监制:Paul Lee


    The Covid-19 pandemic has lasted for more than half a year. Elderly care homes have stopped allowing visitors since the third wave of the pandemic broke out. As the elderly have a higher risk of being infected, how is their life like being apart from their families and the community?

    联络: pca@rthk.hk


    • Operation Parents

      Operation Parents

      In early February, the Education Bureau announced that measures for restricting classroom teaching would be relaxed. After Chinese New Year, at most one-third of students at secondary schools, primary schools and kindergartens were allowed to go to school for classes. If all the teachers and staff members undergo Covid-19 tests every two weeks, the schools would be allowed to resume half-day classroom teaching. This episode records how two couples arrange their children’s learning time during the pandemic.

    • Historic Treasure Hunt

      Historic Treasure Hunt

      The Roman-style architecture of the cistern at Bishop Hill came to light during demolition work. The public attention drawn to it made it become a Grade 1 historic building spared from demolition. The incident raised people’s awareness of conservation - why wasn’t architecture of such historic value protected long ago? It turned out that the list of historic buildings compiled by the Antiquities and Monuments Office (AMO) only covered buildings but not stone slabs, steles, water tanks, etc. The incident also revealed a lack of communication among government departments. Moreover, the job of grading all architecture now falls on a five-member AMO expert panel. People believe that the AMO should be more transparent and listen to public opinion by establishing more channels.

    • A Declaration

      A Declaration

      180,000 civil servants in Hong Kong were required to take an oath or sign a declaration to uphold the Basic Law and swear allegiance to the Hong Kong Special Administration Region (HKSAR) within four weeks. What constitutes a breach of the oath? What are the consequences of signing the declaration or not?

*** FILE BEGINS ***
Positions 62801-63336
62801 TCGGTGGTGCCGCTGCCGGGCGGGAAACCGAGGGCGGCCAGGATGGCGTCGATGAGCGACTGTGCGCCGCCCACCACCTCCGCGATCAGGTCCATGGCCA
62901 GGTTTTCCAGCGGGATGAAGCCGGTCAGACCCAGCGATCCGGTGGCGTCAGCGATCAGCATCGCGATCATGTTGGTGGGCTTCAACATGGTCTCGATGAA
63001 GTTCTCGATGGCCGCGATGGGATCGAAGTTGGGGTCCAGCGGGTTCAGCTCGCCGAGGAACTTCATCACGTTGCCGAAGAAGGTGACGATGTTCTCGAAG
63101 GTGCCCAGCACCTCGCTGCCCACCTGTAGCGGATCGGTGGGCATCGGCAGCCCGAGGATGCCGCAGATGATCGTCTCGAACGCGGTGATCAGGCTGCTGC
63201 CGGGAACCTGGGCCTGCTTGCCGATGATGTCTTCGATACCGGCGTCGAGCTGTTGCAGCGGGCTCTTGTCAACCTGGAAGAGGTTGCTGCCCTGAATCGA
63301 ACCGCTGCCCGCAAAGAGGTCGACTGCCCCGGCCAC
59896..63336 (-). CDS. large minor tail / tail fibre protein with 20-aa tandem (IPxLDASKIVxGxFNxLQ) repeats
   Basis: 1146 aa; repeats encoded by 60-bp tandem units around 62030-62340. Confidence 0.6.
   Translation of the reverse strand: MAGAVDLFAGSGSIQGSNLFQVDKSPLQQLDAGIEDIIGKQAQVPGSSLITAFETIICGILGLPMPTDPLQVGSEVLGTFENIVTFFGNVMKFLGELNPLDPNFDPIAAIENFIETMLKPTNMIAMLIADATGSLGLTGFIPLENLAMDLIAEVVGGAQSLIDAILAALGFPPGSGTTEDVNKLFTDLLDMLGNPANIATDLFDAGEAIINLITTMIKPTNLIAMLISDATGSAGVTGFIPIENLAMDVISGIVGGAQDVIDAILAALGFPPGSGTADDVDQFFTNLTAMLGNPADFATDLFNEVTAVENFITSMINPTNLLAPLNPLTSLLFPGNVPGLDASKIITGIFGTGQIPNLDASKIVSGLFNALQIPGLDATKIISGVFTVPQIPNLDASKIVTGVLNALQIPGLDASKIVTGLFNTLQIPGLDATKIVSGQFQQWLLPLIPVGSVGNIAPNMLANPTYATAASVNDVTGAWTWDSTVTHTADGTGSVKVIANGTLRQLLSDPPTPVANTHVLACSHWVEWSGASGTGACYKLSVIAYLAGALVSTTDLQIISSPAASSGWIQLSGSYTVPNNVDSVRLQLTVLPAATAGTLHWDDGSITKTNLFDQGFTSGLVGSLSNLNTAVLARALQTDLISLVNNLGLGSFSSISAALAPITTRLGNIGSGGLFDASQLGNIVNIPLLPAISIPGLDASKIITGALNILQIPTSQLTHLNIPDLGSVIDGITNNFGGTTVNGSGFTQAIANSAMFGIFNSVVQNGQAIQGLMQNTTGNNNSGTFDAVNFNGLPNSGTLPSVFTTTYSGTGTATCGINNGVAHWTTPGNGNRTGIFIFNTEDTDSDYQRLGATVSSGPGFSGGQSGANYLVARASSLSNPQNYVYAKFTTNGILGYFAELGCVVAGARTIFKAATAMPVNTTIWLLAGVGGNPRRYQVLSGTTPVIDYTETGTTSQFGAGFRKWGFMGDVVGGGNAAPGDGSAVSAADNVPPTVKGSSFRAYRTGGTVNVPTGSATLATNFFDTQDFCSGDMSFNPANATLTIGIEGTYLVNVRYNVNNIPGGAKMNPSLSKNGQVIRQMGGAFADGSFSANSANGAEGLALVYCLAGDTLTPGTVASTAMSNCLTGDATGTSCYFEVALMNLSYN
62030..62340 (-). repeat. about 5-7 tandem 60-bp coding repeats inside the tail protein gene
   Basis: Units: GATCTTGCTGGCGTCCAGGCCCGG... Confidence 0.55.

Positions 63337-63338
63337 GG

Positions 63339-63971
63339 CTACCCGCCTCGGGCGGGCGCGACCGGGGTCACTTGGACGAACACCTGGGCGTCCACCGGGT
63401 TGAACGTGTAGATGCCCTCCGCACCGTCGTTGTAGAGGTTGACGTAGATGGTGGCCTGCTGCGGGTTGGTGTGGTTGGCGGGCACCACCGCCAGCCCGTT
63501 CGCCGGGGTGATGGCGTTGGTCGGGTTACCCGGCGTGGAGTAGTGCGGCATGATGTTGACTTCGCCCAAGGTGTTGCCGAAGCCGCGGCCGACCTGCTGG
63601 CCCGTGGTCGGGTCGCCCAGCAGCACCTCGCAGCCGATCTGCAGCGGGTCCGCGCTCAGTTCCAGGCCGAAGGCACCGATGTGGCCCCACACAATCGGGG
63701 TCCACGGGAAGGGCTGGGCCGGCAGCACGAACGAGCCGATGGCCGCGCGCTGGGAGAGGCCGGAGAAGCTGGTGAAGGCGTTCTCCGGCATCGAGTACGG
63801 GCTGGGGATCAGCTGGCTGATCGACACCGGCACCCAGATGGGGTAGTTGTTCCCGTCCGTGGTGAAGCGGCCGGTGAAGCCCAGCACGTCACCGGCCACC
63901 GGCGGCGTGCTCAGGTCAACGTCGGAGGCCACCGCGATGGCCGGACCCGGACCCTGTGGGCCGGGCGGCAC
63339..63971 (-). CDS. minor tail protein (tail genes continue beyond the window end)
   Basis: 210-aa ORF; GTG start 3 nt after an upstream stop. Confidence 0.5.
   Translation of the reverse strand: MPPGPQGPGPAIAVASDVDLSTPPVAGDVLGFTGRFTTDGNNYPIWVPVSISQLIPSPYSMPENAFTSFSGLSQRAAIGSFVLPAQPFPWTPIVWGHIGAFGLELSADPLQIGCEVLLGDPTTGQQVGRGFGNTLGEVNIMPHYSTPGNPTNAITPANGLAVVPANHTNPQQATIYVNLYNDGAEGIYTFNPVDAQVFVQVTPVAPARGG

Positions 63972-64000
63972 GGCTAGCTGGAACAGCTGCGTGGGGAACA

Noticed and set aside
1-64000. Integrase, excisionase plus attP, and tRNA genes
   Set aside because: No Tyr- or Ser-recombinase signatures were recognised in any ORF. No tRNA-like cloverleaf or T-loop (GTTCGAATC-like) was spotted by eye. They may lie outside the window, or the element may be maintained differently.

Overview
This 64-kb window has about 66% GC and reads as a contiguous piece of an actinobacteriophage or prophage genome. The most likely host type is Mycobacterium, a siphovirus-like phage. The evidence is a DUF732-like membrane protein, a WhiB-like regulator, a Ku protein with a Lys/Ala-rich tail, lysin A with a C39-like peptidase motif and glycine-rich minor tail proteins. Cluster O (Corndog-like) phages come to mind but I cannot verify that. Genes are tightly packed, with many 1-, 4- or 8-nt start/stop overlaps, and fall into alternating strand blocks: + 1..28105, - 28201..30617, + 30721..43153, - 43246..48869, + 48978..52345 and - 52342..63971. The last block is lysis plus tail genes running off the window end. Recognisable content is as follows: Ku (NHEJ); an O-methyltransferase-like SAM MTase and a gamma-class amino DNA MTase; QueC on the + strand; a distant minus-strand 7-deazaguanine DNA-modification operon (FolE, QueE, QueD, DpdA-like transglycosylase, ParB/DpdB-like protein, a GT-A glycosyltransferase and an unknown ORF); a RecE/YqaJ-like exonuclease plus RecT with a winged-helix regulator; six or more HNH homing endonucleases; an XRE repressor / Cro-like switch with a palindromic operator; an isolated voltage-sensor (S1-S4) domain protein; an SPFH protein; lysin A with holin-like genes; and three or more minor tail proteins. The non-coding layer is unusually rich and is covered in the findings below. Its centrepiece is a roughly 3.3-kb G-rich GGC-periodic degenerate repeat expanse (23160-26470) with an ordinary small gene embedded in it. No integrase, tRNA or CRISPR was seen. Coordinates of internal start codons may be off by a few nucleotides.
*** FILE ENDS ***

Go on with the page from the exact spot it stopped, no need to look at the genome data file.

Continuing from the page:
• After the Lockdown

      After the Lockdown

      The government imposed lockdown in four streets in the Jordan district in late January and conducted mandatory Covid-19 tests on the residents. This episode records this unprecedented operation.

    • Don’t let the Truth be Buried

      Don’t let the Truth be Buried

      Alex Chow Tsz-lok, a 22-year-old student of the Hong Kong University of Science and Technology, fell to death in Sheung Tak Carpark in Tseung Kwan O on November 4, 2019, becoming the first person who died at the scene of confrontation between police and demonstrators during the anti-extradition law protests in 2019. The cause of his death kept raising speculation in the society. One year after the incident, the Coroner’s Court opened a 29-day inquest, in which the jury reached a four to one majority to conclude with an open verdict. Were the inquest and the verdict able to solve mysteries to give people relief and unveil the truth?

    • How Far Can We Go

      How Far Can We Go

      While the current District Councils dominated by the pro-democracy camp have passed not even half of their 4-year term, it has been rumoured that District Councillors would be required to swear allegiance to the Hong Kong Special Administration Region and that some would be disqualified. Meanwhile, the pro-government camp has been setting up organizations across Hong Kong to monitor the district councils and demanding that the government makes District Councillors vow allegiance, so that those who violate the oath would be disqualified. How do the District Councillors carry on with their work amid this political environment?

    • Unemployment Wave

      Unemployment Wave

      Between November 2020 to January 2021, almost 250,000 people became unemployed, close to the unemployment record after the outbreak of SARS in 2003. The pandemic has led to a local unemployment wave, hitting the tourism, consumer and food and beverage industries. With the current waves of layoff, wage cut and closure, how do people face the economic impacts brought by the pandemic?

    • The Dance will Go On?

      The Dance will Go On?

      The dance cluster, Hong Kong’s largest Covid-19 infected group with over 730 cases of infection, has led to the fourth wave of the pandemic. Through talking to the dance instructors, this episode takes a look at their struggle of making ends meet amidst scandals while risking being infected.

    • Not One Less

      Not One Less

      The anti-extradition law protests in the summer of 2019 has led to a new wave of emigration, changing the future of many families. Amid the political turmoil, many people have chosen to bring their family to move from the place where they were born and grew up to a new place. What struggle have they gone through while making the decision? And how do they adapt to their new life?

    • 1Q44 and I

      1Q44 and I

      Through the daily life of a caregiver and the care-receivers, we take a look at their hardship and the lack of support to them from the society. Full-time caregiver Janice got married in 2014. Her husband Keith was diagnosed with muscular dystrophy in secondary school and started to use wheelchair one and a half years ago. After getting married, the couple had been confirmed by several doctors that muscular dystrophy was not hereditary, so they decided to have children. However, while their son did not inherit muscular dystrophy, he was diagnosed with another rare genetic disease: 1Q44 microdeletion syndrome. As a caregiver, Janice understands that as she cannot change the reality, she chooses to face the difficulties optimistically.